__________________

*I see from Dave’s response to my brief comment there that he defines “generations” unconventionally, and doesn’t consider either Clinton or Trump as representative of that cohort. I find the Generations concept problematic for a similar reason. While I’m Gen X and definitely not a Boomer attitudinally, I really don’t have all that much common with those at the tail end of my nominal cohort, who seem more like Millenials to me. Still, if we’re going to use the construct, I prefer sticking with standard definitions.

FILED UNDER: *FEATURED, Best of OTB, Campaign 2020, US Politics
James Joyner
About James Joyner
James Joyner is Professor and Department Head of Security Studies at Marine Corps University's Command and Staff College and a nonresident senior fellow at the Scowcroft Center for Strategy and Security at the Atlantic Council. He's a former Army officer and Desert Storm vet. Views expressed here are his own. Follow James on Twitter @DrJJoyner.

Comments

  1. Kurtz says:

    I find the Generations concept problematic for a similar reason. While I’m Gen X and definitely not a Boomer attitudinally, I really don’t have all that much common with those at the tail end of my nominal cohort, who seem more like Millenials to me.

    Dr. Joyner,

    It’s hard for me to think that I or Buttigieg are Millenials. Someone born in 1990 has a better claim to being a digital native than one born from 1980.

    I went to a psychologist for some testing late last year, and we discussed this exact subject. He is firmly Gen X–I’m guessing within a couple years of your age. I commented that Gen Xers see me as a Millenial, but Millenials see me as Gen X. He shocked me by saying he saw me as Gen X.

    I think part of it is that rapid technological change–specifically changes that cause structural evolution–result in shortened generations. As those changes become the norm, the frames of generations widen again absent another structural change.

    To almost every person who has ever lived, the notion of traveling 100s of miles in a day (or 1000s by air) would be utterly incomprehensible. To a portion of a generation, the concept may induce wonder, but is thinkable. For everyone after that, it’s routine.

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  2. James Joyner says:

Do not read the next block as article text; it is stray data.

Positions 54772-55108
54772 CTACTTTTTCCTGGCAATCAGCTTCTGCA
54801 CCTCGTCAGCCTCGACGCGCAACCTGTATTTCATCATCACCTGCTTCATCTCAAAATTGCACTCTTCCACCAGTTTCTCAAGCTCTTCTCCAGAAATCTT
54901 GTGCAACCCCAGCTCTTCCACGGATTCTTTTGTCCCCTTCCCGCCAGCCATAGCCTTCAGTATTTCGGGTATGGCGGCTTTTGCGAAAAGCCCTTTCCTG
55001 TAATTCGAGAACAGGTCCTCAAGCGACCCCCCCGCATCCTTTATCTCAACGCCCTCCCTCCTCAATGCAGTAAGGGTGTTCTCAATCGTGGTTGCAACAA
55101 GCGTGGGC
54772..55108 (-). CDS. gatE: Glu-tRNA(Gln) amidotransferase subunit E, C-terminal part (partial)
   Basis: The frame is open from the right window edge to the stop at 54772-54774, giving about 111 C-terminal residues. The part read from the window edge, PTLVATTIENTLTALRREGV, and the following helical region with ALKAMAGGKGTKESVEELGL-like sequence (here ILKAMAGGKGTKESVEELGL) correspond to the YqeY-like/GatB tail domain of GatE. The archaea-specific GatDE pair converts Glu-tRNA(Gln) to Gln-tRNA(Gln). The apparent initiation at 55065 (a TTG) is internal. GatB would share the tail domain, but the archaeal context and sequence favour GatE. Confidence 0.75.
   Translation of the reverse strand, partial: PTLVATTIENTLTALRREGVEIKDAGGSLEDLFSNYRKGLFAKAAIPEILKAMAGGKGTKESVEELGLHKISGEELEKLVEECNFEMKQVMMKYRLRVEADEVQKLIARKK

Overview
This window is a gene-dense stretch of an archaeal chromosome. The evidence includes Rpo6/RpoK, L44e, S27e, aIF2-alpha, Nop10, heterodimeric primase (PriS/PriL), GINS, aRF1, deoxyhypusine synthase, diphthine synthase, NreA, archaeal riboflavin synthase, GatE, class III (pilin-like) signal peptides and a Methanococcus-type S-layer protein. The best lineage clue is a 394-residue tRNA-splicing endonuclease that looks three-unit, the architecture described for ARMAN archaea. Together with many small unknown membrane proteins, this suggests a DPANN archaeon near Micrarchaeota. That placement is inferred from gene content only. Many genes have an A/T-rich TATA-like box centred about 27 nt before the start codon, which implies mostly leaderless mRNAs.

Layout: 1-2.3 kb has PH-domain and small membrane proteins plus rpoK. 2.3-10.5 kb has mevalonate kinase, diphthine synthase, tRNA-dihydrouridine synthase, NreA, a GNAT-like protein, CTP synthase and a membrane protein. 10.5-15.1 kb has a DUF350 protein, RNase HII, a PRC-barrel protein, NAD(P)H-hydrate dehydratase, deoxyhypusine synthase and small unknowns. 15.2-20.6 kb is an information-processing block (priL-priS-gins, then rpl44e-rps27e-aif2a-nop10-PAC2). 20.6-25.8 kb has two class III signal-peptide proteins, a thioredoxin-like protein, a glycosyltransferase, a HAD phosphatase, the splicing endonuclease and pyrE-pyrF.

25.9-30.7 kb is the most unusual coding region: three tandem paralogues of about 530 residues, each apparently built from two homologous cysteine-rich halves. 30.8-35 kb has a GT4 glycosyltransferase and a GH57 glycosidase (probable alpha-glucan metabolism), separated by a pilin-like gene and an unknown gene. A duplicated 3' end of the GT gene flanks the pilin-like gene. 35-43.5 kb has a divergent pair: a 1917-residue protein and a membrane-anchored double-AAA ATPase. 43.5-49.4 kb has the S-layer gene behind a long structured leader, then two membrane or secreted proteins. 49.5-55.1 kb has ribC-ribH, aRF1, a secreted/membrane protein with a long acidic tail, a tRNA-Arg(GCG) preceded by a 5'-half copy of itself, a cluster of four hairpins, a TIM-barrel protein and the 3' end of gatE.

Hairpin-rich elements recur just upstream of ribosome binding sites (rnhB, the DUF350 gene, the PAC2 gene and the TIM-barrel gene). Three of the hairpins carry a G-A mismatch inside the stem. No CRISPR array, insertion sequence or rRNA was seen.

@Kurtz: For early Xers like me, the Iran hostage crisis, Reagan, the Challenger explosion, and fall of the Berlin Wall are formative. But those are dim memories at best if you’re born in 1979. For them 9/11 was formative whereas I was 30.

    My 8-year-old daughter and 20-year-old stepdaughter have little in common. But they’re nominally both Gen Z.

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  3. Andy says:

    @James Joyner:

    For early Xers like me, the Iran hostage crisis, Reagan, the Challenger explosion, and fall of the Berlin Wall are formative. But those are dim memories at best if you’re born in 1979. For them 9/11 was formative whereas I was 30.

    I was born in 1968 and agree with all of that.

    For context on the post at Dave’s place, this is an old disagreement between us. Whenever criticism of the Boomers comes up he consistently points the House and Senate leadership and, IMO, minimizes the influence Boomers have had on the direction of the country, particularly in the last 2-3 decades.

    I know it’s pissing into the wind, but criticizing the youngest generations is a pet peeve of mine. Boomers and Silents complained about us Gen-Xers and now a lot of us complain about Millenials and Gen-Z. And I’m sure Millenials and Gen-Z will complain about the youngsters once they get into their 40’s.

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  4. Michael Reynolds says:

    I’m a Boomer, 1954, and I quite like the Millennials. They’re kinder than we were. They’re freer than we were.

    It would be easy to laugh at what looks like weakness, for example, the outrage among Millennials at how Amazon treats warehouse workers. They have to walk miles, always at a fast pace, perform complex tasks at speed and at the end of the day they’re sore and exhausted. And how is that different from any average Saturday as a waiter?

    But why would I think waiting tables in the 80’s should be a model for how workers today are treated? I haven’t hefted a tray in 30 years and my back is still messed up. I’m glad the yutes are pushing for a kinder, gentler world. I hope they bring back unions, we’ve seen what the working man’s lot is without unions.